Lovely Sunday, What a Farce
Big laughs and big voices, not enough humanity.
“A Lovely Sunday for Creve Coeur” dates to the troubled, experimental last half of Tennessee Williams’ writing career. But his artistry, ear for dialog and memories remained even as the visions shifted.
This two-act continuous play was worked and reworked in the late 1970s, but Williams did not stoop to copy “The Glass Menagerie,” “A Streetcar Named Desire,” “Cat on a Hot Tin Roof” and other earlier masterworks. He explored themes in novel stylistic ways, sometimes jumping more abruptly into character interactions than the standard three-act play allowed. Past successes gave him the confidence to rely on the deft touch of director and actors to find the silly humanity under the social stereotypes and flesh out, as only theater can, why we laugh and care for troubled and lost souls.
“Lovely Sunday,” at the Milwaukee Chamber Theatre through October 16, could pay off in an exacting sensitive production. The actors are notable or emerging talents of the local theater community. But it is director Leda Hoffman insisting on a near-farce style that goes wrong in reaching too stridently for the laughs over the humanity. I loved an earlier production she directed at the Rep — but “The Amish Project” involved one eminent secure actor and not the demanding to and fro of four women in a crowded efficiency apartment in 1937.
Kelly Doherty has a big and brassy comedic style that could fit much of the bullnecked determination of Bodey, deaf to any idea other than giving her roommate a romantic picnic with Bodey’s twin brother at Creve Coeur park.
Karen Estrada has been uglied up to play the fumbling, German-mumbling, infinitely sad intruder from upstairs named Gluck (think of Miss Gooch in “Auntie Mame”).
The center of all their maneuvers, for reasons that pass understanding until the quartet gets nearer Williams’ purpose in the second act, is Dottie. She is the aptly named, romantically dreaming delusional schoolteacher who believes she has found true love but is heading over a cliff. Kay Allmand plays her at angular full blast, with big gestures and showy delivery, as if in a road company version of “Summer and Smoke.” Only in the second act do we identify with Dottie’s appeal as the cast draws closer to what the play intended to prepare us for.
Williams could have done more to anchor the characters and plot, strangely borrowing elements from “Streetcar” and his good friend William Inge’s “Picnic.” But the production camps the characters up in voice and manner, pumping past belief the behavior of women bickering. Because of this it is the one-note concentration of Estrada that is the most memorable. It is unusual when the comic foil – the main purpose of her part — draws more sympathy than the bigger roles.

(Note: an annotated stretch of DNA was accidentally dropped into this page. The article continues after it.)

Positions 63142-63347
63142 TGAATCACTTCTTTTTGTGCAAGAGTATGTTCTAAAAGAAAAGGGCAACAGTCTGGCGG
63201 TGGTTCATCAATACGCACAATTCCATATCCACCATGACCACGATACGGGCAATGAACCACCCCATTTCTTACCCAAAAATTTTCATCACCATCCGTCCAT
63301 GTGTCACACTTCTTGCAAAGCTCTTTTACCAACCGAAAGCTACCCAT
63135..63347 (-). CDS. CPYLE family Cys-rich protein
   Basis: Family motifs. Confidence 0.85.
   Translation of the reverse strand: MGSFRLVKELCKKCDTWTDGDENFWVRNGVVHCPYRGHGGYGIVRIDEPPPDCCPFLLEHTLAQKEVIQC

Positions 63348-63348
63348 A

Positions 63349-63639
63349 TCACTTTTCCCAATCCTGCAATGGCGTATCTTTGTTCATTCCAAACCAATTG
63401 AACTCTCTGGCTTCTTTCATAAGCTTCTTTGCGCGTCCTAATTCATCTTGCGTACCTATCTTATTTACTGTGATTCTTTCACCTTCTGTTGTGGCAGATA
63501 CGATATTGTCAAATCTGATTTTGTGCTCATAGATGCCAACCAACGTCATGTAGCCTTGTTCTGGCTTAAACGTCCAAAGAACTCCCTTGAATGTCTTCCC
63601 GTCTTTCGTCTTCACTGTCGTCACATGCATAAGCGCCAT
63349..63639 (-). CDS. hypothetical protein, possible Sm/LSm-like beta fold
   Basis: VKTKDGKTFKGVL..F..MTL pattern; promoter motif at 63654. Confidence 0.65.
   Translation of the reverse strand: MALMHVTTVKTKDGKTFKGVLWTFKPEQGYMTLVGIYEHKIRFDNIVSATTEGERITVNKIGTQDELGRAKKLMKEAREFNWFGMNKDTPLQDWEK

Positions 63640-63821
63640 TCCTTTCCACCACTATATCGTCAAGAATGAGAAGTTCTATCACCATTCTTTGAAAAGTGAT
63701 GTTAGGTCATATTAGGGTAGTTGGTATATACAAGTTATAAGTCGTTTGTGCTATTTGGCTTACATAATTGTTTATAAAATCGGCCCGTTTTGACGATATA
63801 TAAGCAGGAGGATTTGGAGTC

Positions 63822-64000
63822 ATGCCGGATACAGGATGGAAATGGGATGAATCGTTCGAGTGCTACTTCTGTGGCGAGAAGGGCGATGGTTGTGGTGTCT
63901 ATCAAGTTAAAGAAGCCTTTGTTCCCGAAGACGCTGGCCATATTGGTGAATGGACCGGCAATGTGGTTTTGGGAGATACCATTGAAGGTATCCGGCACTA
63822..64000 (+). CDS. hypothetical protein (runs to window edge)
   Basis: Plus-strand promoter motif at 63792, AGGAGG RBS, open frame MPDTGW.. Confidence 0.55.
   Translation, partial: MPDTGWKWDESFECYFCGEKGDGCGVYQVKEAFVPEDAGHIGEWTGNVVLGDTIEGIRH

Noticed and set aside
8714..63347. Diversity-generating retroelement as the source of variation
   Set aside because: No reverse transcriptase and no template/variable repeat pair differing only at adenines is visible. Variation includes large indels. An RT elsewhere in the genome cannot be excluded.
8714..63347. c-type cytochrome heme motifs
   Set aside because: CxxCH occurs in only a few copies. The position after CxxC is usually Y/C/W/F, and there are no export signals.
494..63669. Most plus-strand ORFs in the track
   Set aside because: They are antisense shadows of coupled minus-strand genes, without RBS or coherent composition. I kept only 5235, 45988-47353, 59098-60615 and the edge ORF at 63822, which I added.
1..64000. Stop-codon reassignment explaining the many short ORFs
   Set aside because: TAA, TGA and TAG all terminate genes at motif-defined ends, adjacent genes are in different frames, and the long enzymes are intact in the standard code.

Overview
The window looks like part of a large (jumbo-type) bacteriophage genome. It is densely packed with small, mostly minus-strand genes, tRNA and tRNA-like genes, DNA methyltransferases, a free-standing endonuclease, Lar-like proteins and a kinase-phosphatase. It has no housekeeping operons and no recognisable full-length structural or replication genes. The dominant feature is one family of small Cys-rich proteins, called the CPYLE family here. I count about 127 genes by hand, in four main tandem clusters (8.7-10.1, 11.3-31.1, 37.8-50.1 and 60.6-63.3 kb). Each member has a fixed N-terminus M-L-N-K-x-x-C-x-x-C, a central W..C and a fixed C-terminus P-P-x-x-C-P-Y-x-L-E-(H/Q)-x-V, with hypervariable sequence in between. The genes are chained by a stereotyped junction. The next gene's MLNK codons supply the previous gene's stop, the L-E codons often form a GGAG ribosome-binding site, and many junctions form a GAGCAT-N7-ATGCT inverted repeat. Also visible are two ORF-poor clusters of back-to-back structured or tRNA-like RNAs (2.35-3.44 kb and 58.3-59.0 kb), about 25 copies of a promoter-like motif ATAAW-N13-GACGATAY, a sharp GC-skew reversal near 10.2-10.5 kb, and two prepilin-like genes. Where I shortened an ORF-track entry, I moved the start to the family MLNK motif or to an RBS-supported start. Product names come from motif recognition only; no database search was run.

All the actors have opportunity for nearly vaudevillian confusion, but those should be the result of genuine emotion run amuck. Lines that were clearly meant to be throwaways or sharp asides are punctuated and bellowed in fear the audience would otherwise go to sleep. But we already knew this cast had big voices that can climb the scales.
These mannerisms deliver some big laughs but don’t do justice to the quality of exchanges the play can achieve. We should be getting time to empathize with someone. That’s clearly what Williams intended as we learn when self-centered Helena breaks out in musings or when Dottie is sympathetically torn between hiding her feelings or baring them
Technically first-rate, however, the production understands the author’s purpose. Costumes convey the range of commonplace and social pretenders. Sound effects are perfectly attuned. And given the number of dialog references, there is a fifth character in the play – the kitsch apartment, designed by Courtney O’Neill as if a color-blind maniac had opened a Teutonic bric-a-brac emporium.
Despite perfect sightlines, the front of her stage is not used to full effect, which keeps the audience removed from the antics. But the peeks of kitchenette, bedroom and bathroom provide a needed sense of intimacy. If only the characters had played against the backdrop since Williams ends the play with a sly commentary on the shallowness of worrying about where we live.